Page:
This paragraph is taken from my diary. Two years after the trip to Poland, I find myself writing again in the same diary I wrote in during the long bus rides between the concentration camps and ghettos in Poland. It's the same diary my mother wrote in when she went on the same journey as a teacher several years earlier.
And today, almost like a natural sequence, in the pages of this diary I write and document the story of Moshe Hamelstein, a Holocaust survivor living alone in Bat Yam, with whom I meet regularly once a week.
How did I even get to Moshe? It's a long story. On September 1 I moved to Bat Yam together with another 12 scouts graduates, as part of one of the community service year programs offered by the scouts movement – the Atid group.
The Atid group focuses on a connection with the Diaspora and Jewish identity. As part of my community service year in Bat Yam, I volunteer in different places: An elementary school, a home for young girls in distress, the Elem association for youth in distress, and weekly meetings with Moshe.
In addition to the different volunteering activities, together with all my commune members, we are connected to an annual program of Jewish American and British teens who come to Israel for a nine-month period to study and volunteer here. We escort them in different activities and help them get to know the Israeli society.
I began the meetings with Moshe in December. After the initial acclimation period and after understanding the daily routine in Bat Yam, I wanted to start another volunteering activity, which would be different from dealing with children and youth.
My desire to volunteer with a Holocaust survivor stemmed from my great interest in World War II and the Holocaust. The trip to Poland I went on at the end of the 10th grade only increased my interest in the subject and made me want to learn and hear more.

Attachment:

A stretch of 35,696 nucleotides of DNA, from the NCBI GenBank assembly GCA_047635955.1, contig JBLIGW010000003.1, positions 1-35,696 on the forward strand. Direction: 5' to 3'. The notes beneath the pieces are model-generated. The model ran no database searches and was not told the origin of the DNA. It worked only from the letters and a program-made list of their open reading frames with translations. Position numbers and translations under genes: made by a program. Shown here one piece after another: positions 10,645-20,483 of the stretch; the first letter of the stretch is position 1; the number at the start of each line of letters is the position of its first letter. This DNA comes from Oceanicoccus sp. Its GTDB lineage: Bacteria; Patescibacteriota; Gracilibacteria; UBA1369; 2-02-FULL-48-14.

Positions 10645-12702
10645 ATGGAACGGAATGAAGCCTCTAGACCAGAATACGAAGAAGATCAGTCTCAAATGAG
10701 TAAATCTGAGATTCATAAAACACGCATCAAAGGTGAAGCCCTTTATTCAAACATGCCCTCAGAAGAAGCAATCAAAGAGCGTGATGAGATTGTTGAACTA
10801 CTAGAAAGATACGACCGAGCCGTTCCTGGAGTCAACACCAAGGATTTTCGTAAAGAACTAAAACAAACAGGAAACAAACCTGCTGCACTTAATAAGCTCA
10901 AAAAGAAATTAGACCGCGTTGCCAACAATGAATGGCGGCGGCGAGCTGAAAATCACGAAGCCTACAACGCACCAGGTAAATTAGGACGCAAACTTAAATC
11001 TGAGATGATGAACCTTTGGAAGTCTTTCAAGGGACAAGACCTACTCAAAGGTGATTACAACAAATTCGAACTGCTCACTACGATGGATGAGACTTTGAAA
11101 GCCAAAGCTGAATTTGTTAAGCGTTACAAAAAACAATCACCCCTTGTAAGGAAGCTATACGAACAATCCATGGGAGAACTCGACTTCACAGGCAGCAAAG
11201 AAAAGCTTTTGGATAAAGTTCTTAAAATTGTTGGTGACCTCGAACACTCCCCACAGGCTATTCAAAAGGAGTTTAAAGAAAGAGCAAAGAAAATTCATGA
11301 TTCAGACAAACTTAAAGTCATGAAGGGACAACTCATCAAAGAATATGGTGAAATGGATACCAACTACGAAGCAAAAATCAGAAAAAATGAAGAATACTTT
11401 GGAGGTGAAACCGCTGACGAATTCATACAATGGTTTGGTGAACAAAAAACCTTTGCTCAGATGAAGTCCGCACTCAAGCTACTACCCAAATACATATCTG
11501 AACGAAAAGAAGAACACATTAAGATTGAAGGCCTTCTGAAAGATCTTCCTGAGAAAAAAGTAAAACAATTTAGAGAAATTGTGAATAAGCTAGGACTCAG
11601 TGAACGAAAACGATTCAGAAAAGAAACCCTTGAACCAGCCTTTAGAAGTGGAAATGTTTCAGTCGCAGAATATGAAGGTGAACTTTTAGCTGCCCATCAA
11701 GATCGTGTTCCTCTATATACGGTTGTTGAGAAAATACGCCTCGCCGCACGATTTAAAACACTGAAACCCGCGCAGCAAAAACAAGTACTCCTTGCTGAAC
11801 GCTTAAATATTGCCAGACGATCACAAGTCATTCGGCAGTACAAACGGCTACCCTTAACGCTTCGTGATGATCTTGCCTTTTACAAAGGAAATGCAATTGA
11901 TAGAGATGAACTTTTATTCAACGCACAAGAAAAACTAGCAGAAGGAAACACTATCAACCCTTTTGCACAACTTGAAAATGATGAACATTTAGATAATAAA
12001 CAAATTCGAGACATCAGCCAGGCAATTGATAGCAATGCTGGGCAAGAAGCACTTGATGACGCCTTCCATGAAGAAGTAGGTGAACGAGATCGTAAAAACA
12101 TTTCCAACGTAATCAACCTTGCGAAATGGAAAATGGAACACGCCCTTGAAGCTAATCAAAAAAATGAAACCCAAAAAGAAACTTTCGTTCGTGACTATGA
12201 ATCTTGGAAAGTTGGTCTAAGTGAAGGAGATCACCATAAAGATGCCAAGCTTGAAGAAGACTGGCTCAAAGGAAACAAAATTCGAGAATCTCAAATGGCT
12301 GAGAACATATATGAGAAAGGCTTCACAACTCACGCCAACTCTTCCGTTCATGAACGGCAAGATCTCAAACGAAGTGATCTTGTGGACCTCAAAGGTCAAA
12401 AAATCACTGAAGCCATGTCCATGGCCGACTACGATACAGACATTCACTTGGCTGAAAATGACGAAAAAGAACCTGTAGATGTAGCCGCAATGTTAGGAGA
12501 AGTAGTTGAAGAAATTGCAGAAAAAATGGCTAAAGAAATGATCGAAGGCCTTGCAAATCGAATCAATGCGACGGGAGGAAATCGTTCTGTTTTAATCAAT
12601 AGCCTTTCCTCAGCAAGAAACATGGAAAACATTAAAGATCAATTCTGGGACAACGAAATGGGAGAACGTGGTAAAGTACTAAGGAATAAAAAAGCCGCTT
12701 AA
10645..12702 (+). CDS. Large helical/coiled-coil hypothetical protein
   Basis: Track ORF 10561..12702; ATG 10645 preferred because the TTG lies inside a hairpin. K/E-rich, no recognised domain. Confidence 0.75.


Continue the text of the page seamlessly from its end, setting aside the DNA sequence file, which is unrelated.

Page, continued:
It hurt me to read in the paper about the bad treatment of Holocaust survivors in Israel, and I decided I was interesting in acting differently. I turned to six or seven different associations who help Holocaust survivors and eventually, the Generation to Generations association connected me to Moshe's daughter.
I didn't really know what to expect ahead of my first meeting with Moshe. I arrived at his home one Monday evening, excited and fearful, with nothing more than a newspaper in my hand. I introduced myself and began reading a little of that day's paper to him.
We began talking and I got to meet an amazing and fascinating person. This is how the connection began between Moshe, 91, who was born in Poland and has been living in Bat Yam for about 65 years, and me, Noa, 18.5, from Givatayim.
Despite the age difference and all other differences, we found a common language. I find myself many times telling him about myself and listening to the stories of his life from the past and present.
In spite of the busy schedule, I like our meetings. I enjoy coming to his house and simply talking to a person with knowledge resulting from actual experience, which leads to admiration. The smile that appears on his face every time I arrive gives me a sense of satisfaction and comfort.
At the end of every weekly meeting, despite his old age and difficulties, Moshe always shakes my hand strongly and thanks me for coming. He doesn't know how much these meetings mean to me too.
Good Deeds Day – help needed
The Scouts Movement's Atid group, which Noa belongs to, is organizing a special happening in Bat Yam ahead of Good Deeds Day, which will be held on April 5.
For this purpose, the service year members are trying to recruit commercial companies and fashion stores.
Want to donate? Contact Noa by email: firstname.lastname@example.org
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